Underground Reading: A Purple Place for Dying by John D. MacDonald

A Purple Place for DyingA Purple Place for Dying (1964) is Travis McGee's third adventure and the best so far. 

After the discomfort of New York in Nightmare for Pink, Travis has left the big city for the small town. Although he's still not back in Florida (the location is sort of a geographically-ambiguous analogue for Texas), Travis is much more comfortable someplace where he gets to do his own driving. 

For once, I agree with him. 

Not above the driving, but I'm a sucker for a corrupt-small-town mystery. A dozen of MacDonald's best stand-alones are set in this genre, in the vein of Hammett's Glass Key or Jim Thompson's Killer Inside Me. It makes a great set-up for a timeless one-man-against-the-world storyline, and, as we well know, Travis loves to be that one man.

A Purple Place for Dying is also the best mystery in the series to date.

Travis is summoned out by Mona Yeoman, a haughty blond with a nice bottom. She thinks her much-older husband, Jasper, has stolen her trust fund. Normally, she'd forgive him, but she's keen to run off with a local professor, and a struggling academic can't fund her lavish lifestyle. Travis regards the whole situation with a healthy disgust, but then, out of the blue, a sniper's bullet takes Mona out.

Travis, to his credit, acknowledges that he likes Mona more dead than alive. Any lingering qualms about taking her (posthumous) case soon disappear - exactly when Mona's body does. Someone is trying to cover up her death and make it look like she's flown off with her professor boyfriend. Why? How? And, of course, whodunnit?

A Purple Place for Dying The book is actually a proper mystery. MacDonald mixes subtle clues with ostentatious red herrings to make the final reveal (or series of reveals) immensely rewarding for the reader. For the first time in ages, I had to skim back and figure out how the detective put everything together. The mandatory villainous monologue gave me the "why", but I couldn't figure out a few of the leaps Travis made. In hindsight, they became obvious. You win this round, McGee.

Mystery aside, Travis still spends most of the book blithely stumbling around, rubbing people the wrong way. The local sheriff, immediately spotting Travis' tendency to be a walking time bomb, contemplates throwing him out, but realizing his value as bait, deputizes Travis instead. Unlike Nightmare, in which McGee spends most of the book looking down his nose at "moral inferiors", A Purple Place for Dying features a cast of genuinely morally ambiguous characters around which even Travis has a hard time wrapping his judgmental tentacles.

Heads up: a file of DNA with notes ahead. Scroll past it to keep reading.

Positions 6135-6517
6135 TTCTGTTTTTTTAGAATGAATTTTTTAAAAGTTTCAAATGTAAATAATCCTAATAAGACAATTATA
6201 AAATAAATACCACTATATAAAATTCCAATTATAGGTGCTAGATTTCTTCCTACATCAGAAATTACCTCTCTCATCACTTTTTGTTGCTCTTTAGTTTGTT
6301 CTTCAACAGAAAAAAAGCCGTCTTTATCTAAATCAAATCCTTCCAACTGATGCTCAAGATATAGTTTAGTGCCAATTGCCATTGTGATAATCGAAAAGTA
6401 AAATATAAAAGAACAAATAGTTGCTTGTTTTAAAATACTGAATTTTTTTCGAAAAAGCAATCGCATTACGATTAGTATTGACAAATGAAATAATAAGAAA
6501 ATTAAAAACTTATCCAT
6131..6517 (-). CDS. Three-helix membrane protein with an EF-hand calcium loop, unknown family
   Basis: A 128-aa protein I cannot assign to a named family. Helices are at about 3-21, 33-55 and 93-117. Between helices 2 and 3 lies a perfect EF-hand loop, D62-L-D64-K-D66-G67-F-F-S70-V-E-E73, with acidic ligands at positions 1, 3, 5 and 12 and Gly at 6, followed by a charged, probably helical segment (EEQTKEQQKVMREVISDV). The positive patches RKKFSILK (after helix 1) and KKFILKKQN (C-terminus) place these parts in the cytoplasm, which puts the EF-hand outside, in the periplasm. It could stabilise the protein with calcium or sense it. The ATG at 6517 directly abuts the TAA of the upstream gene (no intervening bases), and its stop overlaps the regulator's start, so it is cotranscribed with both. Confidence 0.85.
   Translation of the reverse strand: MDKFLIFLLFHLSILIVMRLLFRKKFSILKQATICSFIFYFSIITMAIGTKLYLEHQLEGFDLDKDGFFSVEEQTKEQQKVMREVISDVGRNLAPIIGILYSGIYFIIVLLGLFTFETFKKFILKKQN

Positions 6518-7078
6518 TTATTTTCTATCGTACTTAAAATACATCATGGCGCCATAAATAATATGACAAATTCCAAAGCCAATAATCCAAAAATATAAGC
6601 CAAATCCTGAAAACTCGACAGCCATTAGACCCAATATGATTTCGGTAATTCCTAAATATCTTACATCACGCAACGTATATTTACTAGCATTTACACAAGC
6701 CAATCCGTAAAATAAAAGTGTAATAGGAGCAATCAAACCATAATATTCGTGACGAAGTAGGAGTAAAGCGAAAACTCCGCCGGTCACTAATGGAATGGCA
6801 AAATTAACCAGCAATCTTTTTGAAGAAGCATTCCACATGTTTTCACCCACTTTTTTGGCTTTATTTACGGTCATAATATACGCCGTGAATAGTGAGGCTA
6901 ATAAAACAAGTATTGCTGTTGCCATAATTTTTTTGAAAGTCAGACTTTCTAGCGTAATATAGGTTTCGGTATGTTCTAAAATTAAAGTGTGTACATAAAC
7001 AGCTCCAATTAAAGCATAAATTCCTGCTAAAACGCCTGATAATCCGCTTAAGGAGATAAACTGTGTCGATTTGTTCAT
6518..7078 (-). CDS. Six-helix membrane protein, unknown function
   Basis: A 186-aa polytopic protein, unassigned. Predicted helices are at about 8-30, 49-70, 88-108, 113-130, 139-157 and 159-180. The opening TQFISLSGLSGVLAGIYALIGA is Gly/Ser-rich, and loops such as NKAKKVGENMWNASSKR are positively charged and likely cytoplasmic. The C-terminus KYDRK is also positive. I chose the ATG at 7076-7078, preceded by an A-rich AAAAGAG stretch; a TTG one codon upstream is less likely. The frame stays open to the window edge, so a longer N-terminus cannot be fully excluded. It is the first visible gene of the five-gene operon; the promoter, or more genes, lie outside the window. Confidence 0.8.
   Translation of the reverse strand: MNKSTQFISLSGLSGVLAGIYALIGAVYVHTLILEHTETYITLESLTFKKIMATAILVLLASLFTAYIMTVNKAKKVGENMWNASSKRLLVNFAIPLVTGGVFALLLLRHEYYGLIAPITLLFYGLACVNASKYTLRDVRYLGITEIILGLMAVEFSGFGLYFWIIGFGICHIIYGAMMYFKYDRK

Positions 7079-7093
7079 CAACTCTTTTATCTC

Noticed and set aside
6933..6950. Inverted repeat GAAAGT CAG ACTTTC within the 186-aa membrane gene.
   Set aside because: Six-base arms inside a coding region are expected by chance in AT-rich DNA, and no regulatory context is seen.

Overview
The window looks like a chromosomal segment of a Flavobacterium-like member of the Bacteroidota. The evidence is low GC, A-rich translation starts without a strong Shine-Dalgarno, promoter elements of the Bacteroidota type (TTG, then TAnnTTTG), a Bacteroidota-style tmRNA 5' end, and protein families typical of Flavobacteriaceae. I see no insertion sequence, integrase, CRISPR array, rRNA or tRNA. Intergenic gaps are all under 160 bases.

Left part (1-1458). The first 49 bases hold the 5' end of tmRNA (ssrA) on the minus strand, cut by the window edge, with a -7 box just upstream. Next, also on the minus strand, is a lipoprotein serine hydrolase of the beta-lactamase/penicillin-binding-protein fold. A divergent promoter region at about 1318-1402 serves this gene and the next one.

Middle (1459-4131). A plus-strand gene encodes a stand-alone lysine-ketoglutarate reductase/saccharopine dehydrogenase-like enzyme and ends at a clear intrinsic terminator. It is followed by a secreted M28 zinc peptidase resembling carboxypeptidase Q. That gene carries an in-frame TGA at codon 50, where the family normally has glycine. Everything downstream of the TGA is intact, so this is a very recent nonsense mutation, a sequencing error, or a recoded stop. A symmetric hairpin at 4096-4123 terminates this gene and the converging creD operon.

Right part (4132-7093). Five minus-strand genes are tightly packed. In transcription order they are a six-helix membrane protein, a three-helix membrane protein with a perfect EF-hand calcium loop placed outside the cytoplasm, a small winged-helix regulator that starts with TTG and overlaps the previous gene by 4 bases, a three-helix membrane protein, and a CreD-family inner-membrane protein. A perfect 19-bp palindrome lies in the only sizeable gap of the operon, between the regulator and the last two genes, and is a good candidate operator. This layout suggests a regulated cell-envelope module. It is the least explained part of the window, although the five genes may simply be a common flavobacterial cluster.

The aforementioned sheriff, for example, is very good at his job - even McGee acknowledges this. But the two of them just don't get along, probably because the sheriff is good at his job, whilst McGee is an annoying amateur. The sheriff is also keen on a post-office life - maybe something in an administrative capacity at one of the thriving local businesses. McGee notes this, but also refuses to condemn him for it - he's a good cop, despite his mixed motive.

The most complex relationship is between Travis and Jasper. Travis quickly learns that a) Jasper stole all Mona's money (and then some) and b) Jasper is a damn sight more likable than Mona ever was. Try as he might, Travis can't hold Jasper responsible for Mona's death and, after a bit of dick-measuring, the two become friends and partners in the investigation. 

A Purple Place for Dying-1 On the other end of the spectrum, Travis has a dirt-simple relationship with Isobel Webb, the grieving sister of Mona's professor boyfriend. Isobel has a hard time accepting that her brother is probably dead. She has a harder time accepting that her brother probably had sex a lot. Why? Because she's frigid

Isobel's super-smart, super-pretty and super-repressed, busy spending her life "learning things" and "taking care of her useless brother". That lush body of hers wasn't made for a classroom - it was made for lovin'! Travis, helpfully, recites this litany to Isobel no less than four times - often discussing her faults in front of her and with other men (the sheriff, her lawyer...). Travis and Isobel have no chemistry, and their relationship, such as it is, is based entirely on Travis lecturing her on her many flaws. Still, as a type 3, Isobel invariably dumps him, so she must have been fairly smart after all...

Even the afterthought of a romance can't take the shine off of A Purple Place for Dying. After gasping for air in New York, Travis and MacDonald are both back in their element in the book's small-town setting and the cast of mysterious and enticing characters. From the twist beginning to the surprising ending, this is a well-composed mystery with a rewarding payoff.